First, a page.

So Sabu is the leader of LulzSec, which got merged into Anonymous earlier. The group has been conducting a series of DDoS attacks against banks and government websites to protest or sometimes, revenge for certain characters such as the soldier got arrested for leaking to WikiLeaks.

Sabu betrayed Anonymous

First of all, what is DDoS? DDoS is Distributed Denial of Service attack. The key is distributed. A DoS attack means someone floods your website/server with tons of requests (by tons I mean it can go up to billions and more). Since those requests occupy a large chunk of your server’s capacity to serve other users, it will eventually got overwhelmed and shut down. If you bounce/restart it, same thing happens.

Such attack coming from 1 machine is easily blocked due to unique IP address. You can simply blacklist such IP. A distributed one is much harder since it comes from multiple IP addresses running malicious software without users knowing. Such machines can be called zombies.

Now an organization can function the very same way. A normal company today has the board of directors, CEO, CTO, Cxx and such which are decision makers for the company. This can lead to what is called “single point of failure”, which means if the top tier is gone, the company collapses. LulzSec was like that, with a leader, Sabu. Sabu got arrested and LulzSec is gone.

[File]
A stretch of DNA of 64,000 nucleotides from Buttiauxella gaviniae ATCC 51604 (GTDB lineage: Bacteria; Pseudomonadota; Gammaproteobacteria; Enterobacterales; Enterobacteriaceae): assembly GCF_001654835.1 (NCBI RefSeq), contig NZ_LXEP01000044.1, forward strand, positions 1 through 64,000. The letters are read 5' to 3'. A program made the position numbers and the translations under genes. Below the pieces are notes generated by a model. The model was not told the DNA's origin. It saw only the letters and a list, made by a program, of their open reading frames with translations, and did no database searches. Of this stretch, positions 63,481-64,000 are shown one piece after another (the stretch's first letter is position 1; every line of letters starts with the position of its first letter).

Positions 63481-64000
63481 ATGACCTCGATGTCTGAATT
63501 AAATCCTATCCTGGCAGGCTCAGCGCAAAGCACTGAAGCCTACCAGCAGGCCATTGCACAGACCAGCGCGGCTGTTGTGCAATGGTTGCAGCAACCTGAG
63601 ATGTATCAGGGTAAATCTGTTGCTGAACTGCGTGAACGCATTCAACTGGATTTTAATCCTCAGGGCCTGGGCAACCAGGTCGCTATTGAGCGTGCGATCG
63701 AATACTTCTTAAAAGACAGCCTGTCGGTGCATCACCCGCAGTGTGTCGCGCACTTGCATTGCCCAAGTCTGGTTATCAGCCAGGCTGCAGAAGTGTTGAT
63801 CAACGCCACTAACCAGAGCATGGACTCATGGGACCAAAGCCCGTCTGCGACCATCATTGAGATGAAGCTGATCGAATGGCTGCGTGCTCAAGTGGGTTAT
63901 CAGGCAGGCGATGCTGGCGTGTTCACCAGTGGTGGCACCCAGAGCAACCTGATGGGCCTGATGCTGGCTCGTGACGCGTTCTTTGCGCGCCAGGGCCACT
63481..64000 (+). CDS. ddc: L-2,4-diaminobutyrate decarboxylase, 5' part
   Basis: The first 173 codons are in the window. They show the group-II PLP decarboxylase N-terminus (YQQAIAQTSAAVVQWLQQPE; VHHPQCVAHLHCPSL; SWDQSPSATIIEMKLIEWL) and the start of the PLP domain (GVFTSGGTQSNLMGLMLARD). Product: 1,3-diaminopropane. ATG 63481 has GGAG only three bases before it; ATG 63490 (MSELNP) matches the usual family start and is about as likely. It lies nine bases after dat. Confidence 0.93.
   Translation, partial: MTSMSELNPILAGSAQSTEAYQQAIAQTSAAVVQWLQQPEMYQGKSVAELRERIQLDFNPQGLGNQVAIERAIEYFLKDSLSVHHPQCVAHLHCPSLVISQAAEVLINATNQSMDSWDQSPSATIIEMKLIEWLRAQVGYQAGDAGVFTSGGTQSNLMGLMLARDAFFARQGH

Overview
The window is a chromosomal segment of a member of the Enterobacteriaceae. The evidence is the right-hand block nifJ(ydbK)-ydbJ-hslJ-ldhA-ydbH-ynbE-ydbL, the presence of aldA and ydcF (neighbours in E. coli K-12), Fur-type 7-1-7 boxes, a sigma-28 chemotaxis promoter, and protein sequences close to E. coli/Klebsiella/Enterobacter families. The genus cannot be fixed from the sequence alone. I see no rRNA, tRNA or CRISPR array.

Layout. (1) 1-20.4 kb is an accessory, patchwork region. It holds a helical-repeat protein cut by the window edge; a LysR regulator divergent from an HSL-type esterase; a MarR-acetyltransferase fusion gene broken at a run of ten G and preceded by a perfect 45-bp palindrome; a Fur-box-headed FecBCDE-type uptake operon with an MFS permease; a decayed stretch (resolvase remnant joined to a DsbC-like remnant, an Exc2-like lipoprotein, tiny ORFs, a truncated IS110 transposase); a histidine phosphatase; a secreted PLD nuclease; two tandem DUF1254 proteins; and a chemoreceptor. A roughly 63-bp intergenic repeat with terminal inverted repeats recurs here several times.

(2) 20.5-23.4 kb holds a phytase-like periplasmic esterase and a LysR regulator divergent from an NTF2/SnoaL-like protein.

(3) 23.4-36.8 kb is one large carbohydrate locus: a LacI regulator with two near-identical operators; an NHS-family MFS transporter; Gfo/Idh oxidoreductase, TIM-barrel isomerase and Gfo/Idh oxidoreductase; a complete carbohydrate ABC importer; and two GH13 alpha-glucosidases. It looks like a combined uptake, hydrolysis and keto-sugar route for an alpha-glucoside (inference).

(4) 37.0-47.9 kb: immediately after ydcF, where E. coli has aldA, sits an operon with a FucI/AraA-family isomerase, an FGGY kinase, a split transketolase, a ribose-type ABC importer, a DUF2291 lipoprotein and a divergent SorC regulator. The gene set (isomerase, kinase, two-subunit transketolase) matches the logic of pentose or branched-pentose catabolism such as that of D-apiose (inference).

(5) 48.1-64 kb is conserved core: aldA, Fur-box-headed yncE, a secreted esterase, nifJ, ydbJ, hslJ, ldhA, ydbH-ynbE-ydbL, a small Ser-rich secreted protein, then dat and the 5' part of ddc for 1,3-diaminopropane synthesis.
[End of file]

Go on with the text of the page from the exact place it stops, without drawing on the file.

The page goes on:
Anonymous, however, isn’t. It is a “distributed” organization meaning there’s no single point of failure. Each subgroup, or even person, functions on his own will to serve the organization’s philosophy, which can be interpreted in any way one can. Therefore, with LulzSec gone, Anonymous isn’t guaranteed to be weaker, since LulzSec might function by itself, still following the philosophy and is in charge of its own operation.

In the computer world this allows an infrastructure to be scaled horizontally by replicating and synchronizing redundant data source. However, humans clearly cannot (yet) replicate ourselves to such an extent that we can backup ourselves to the cloud and such. Anyway, you guys can read the article right here: Sabu betrayed Anonymous

Just some random thoughts… :)

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Some life updates…

So I’ve been pretty busy with, you know, life but who hasn’t. Actually I’ve been trying to write another blog post after my last one which was sort of a post but not really (just a generic generated past-year result the WordPress offers, for people busy (a.k.a lazy) such as myself.

So far life has been pretty good. My last year performance got me a promotion a few months ago and ever since I got to be sort of Tech Lead for the Web & Mobile Team, which is in charge of all the front-end webapps, including both internal & client-facing. I’d say dealing with this domain has been very interesting as it’s something I have wanted to do for a long time, until I took an arrow… w/e it is still very fun, being the guy who can work on both back-end and front-end and sometimes applying design patterns interchangeably. Some of those have failed miserably due to differences in the nature of the 2 domains (1 being a beefy powerhouse serving large data in a timely manners to all sorts of requests, 1 being a lightweight routing layer with some minimal caching & compression of resources).